Naim Input Sensitivity

My DAC has an output voltage of 2V. When playing on my Naim NAC 202 the volume dial is very low at about 7 oclock position. This gives me very little control over the volume as small movements of the Volume Dial produce large increases in volume. Should I reduce the output voltage of the DAC so I can increase the volume Dial of the Naim 202 To a more usable level, or will this degrade sound quality? What is the optimum input Voltage?

Naim pre-amps are able to handle up to 7V before overload, however, as you have found, with modern digital mastering, the 2V standard for digital does sometimes leave only a narrow control area on the volume pot before music gets too loud. The issue is exacerbated by many DACs and CD players which, though they state they output at 2V, they actually measure more. Also, sensitivity of speakers will also have an effect.

If your DAC allows you to reduce the output to around 1V without reducing resolution then that’s the best step to take as SQ will not be degraded.


Hi Richard,

when line level is overloaded at 7V rms, this does not explain why adequate volume with a 2 V rms input device is reached between 7 and 8 o’clock; the Control Knob should rather be at 12 o’clock for this setup, shouldn´t it?

I do have a similar issue with an external 46 dB of amplification LCR phono stage, a SUT (1:32) and SPU Meister cartridge (0,3 mV, 1.5 Ω output impedance).

Not really. Adequate volume will depend on a number of factors.

On vinyl on my system (Superline E with Apheta 2), loud starts around 11 o’clock. Very loud by 12, disco by 2. That’s with SL2s, which are around 89dB sensitivity.

Via a NAIM CD player or the Naim DAC it’s actually very similar provided the CD or file was well mastered (i.e. prior to the added loudness, brick walling and compression that arrived in the late '90s and is still with us on too many releases). Now, it could be argued that the 2V standard of Redbook was already on the high side. But it was OK. The problem has come with the ridiculous mastering of recent years which has squashed dynamic range and pushed levels even to digital clipping in some cases.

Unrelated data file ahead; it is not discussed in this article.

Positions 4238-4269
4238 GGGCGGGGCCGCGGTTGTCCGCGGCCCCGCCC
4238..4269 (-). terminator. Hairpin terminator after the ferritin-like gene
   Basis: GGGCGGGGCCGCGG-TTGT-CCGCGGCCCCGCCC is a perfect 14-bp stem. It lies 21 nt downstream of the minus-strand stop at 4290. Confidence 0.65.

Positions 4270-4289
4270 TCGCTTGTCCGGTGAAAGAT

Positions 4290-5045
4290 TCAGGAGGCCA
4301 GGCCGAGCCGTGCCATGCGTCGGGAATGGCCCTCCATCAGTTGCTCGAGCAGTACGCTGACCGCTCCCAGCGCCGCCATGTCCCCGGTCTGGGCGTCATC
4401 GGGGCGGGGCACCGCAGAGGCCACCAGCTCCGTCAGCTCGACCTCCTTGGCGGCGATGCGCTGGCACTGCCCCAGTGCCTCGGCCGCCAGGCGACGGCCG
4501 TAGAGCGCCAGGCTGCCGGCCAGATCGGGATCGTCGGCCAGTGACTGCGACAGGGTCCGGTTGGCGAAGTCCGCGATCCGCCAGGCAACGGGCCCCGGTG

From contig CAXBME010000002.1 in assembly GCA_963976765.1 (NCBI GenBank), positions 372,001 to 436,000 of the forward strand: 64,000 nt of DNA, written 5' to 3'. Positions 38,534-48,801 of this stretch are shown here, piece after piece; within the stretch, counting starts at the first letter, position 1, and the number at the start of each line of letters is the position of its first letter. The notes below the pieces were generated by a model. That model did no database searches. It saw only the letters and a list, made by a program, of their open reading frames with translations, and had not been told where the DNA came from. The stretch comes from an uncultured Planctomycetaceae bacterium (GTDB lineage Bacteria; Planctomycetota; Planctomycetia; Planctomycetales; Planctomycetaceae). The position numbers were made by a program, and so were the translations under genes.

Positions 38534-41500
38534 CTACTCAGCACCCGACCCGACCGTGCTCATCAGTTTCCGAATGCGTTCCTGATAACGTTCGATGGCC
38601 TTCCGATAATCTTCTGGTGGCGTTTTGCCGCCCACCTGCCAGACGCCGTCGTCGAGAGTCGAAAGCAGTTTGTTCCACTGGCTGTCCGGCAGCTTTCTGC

I did recognise the same, when I wired up my TT.
Music from CD/Rips are loud at 8 o’clock (newer CDs from loudness war time) and around 9 o’clock when being old ones (nDac input in 52).
Music from Phono stage (prefix) is much less loud and volume can be tuned more sensitive. Loud begins here at 10 o’clock - mostly hearing volume is 9 to 9:30 :slight_smile:

Have to be VERY careful when skipping from Phono to nDac!

The input sensitivity of most Naim pre-amps is very high (75mV), which means little usable range and potential channel balance problems, particularly if, like me, you prefer modest listening levels; as Richard says, this problem is made even worse as a result of ‘loudness wars’ CDs. It’s a real PITA, IMO.

Attenuation would seem to be the easy answer, but I believe Naim (used to?) recommend against this, as it was said to have a detrimental impact on musical performance?

Well, the synchronism of a potentiometer varies with the level setting. So it makes more sense to design the gain stage that way tomove in the middle of the adjustment range of any potentiometer.

Well, the synchronism of a potentiometer varies with the level setting. So it makes more sense to design the gain branch in such a way that you always move in the middle adjustment range of a potentiometer.

And if you look at the high and bass tone capabilities of a carbon or carbon composite potentiometer by using a square-wave signal on the oscilloscope, then the resulting knob position should rather be found around 12 o´clock position either. But as I understood Richard points at adjusting this “misbehaviour” on the source side or by using a variable input volume board in the Chrome Bumper or Olive series.

These are best avoided as, IIRC, there was also some FR massaging to try to make early CD sound a bit more palatable.

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The problem is that this stems from the early Naim amplification, in the days before CD when line level sources had typically much lower output levels; even when Naim introduced their own CD players, they stuck with 75mV.

As Richard points out, the variable sensitivity *28 boards are also filtered, so best avoided.

@Don_Camillo, I notice from your other post that you have very high sensitivity loudspeakers, which will make the problem even (much) more apparent; I struggle with 85dB speakers, never mind the 90 and 100dB that you have! :astonished:

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Yes, the high sensitivy of my speakers make the issue even more apparent. To be honest the compression driver for the mids goes up to a max of 120 dB when operated without a xover at around 2000 Hz. The Xover levels this out over the entire frequency band to an average of 105 dB with -6dB points at 30 Hz and 18kHz.

Thanks Richard. Hmm, will have a look what mic input SUTs are napping in the parts box. Otherwise I´ll go with basic voltage divider approach for appropriate level adjustment.

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